Remembering James Rosenquist

Splash Image - Remembering James Rosenquist
James Rosenquist's Industrial Cottage ©1977, James Rosenquist

Pop artist James Rosenquist, who died last week at the age of 83, created large canvases that were influenced by his early years as a sign painter in Minnesota and New York City. (A contemporaneous article referred to him as "the billboard Michelangelo who spills paint on tourists below"). In his commercial work, he was tasked with making foods "delicious" and cigarettes "smokable." In his prints, Rosenquist continued to use an airbrush, a tool of the advertising trade, to give his forms a seamless look. He also continued creating representations of food, including canned spaghetti, bacon, and whipped butter. Along with his Pop peers Roy Lichtenstein and Andy Warhol, he mined the image-heavy worlds of advertising and media to create works that broke down the separation between the artistic, the commercial, and the industrial.

When Rosenquist spoke at SAAM ten years ago as part of the Clarice Smith Series of Distinguished Lectures in American Art, he titled his rousing talk, "Fine Art is Not a Career" (view his talk below). He recalled the heady atmosphere of post-World War II Manhattan, complete with colorful portraits of his friends and teachers. Chief curator at SAAM, Virginia Mecklenburg, has described Rosenquist's works as "provocative and sometimes enigmatic. Irony and humor and beauty are all characteristics." The museum featured a retrospective of his work in 1987. The opening party remains a bit of museum lore: it featured a rock 'n roll band and quintessentially "American" foods: hotdogs, popcorn and beer (alas, no canned spaghetti). And apparently, Rosenquist danced the night away.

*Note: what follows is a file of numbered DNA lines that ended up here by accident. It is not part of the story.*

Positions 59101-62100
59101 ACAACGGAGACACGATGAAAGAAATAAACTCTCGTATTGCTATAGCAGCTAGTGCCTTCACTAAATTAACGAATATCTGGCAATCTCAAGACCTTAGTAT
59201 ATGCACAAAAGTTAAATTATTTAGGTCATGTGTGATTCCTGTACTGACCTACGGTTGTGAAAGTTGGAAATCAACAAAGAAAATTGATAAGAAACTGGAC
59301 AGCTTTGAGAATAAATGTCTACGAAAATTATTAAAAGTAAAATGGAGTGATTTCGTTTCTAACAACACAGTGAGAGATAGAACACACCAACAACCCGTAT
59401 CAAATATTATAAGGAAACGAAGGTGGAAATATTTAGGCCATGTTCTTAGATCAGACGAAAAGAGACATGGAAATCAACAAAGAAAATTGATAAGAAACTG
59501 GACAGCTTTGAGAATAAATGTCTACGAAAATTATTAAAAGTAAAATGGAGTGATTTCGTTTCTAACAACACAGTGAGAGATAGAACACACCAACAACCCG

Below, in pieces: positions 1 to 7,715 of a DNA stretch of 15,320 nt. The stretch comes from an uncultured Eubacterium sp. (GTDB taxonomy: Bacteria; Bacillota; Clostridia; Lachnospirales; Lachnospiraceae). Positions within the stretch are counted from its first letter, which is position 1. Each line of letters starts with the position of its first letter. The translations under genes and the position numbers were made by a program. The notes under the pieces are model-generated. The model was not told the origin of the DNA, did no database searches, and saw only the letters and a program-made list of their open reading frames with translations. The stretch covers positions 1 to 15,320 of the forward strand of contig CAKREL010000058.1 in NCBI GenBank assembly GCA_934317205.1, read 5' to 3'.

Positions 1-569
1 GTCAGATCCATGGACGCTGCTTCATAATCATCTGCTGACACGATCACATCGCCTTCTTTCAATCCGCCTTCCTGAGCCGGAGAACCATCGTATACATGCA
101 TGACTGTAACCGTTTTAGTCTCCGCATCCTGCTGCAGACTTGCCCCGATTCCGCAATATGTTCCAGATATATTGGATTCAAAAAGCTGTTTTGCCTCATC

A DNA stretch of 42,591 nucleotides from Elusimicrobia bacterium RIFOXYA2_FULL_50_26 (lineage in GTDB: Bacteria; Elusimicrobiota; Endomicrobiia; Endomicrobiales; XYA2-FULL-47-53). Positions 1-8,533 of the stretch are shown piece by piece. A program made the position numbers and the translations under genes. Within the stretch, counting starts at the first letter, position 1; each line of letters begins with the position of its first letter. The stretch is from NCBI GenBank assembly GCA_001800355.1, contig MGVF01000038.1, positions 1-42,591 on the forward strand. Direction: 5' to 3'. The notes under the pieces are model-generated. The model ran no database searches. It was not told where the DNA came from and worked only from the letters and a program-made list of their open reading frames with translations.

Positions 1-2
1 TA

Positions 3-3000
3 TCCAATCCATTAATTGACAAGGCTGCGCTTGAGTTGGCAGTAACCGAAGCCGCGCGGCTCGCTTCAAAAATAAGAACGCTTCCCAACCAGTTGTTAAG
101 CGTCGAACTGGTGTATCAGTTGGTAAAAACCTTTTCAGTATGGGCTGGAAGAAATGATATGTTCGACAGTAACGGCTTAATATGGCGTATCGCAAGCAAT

At SAAM we have about a dozen works by Rosenquist in the collection, including two that are currently on view, The Friction Disappears and Industrial Cottage. In the latter, Rosenquist divided the canvas into three zones, populating each with large forms that reflected his years as a billboard painter. In each section, there is a contrast between steely machinery and softer forms and warmer colors. The artist called the paintings from these years his "self-portraits," even referring to himself as a "cottage industry" due to the professional pressures of earning a living.

Unexpected relationships between objects are often at play in Rosenquist's works and help us to rethink how we see the world. And though he titled his talk at SAAM, "Fine Art is Not a Career," we look back on his singular career and respectfully disagree.


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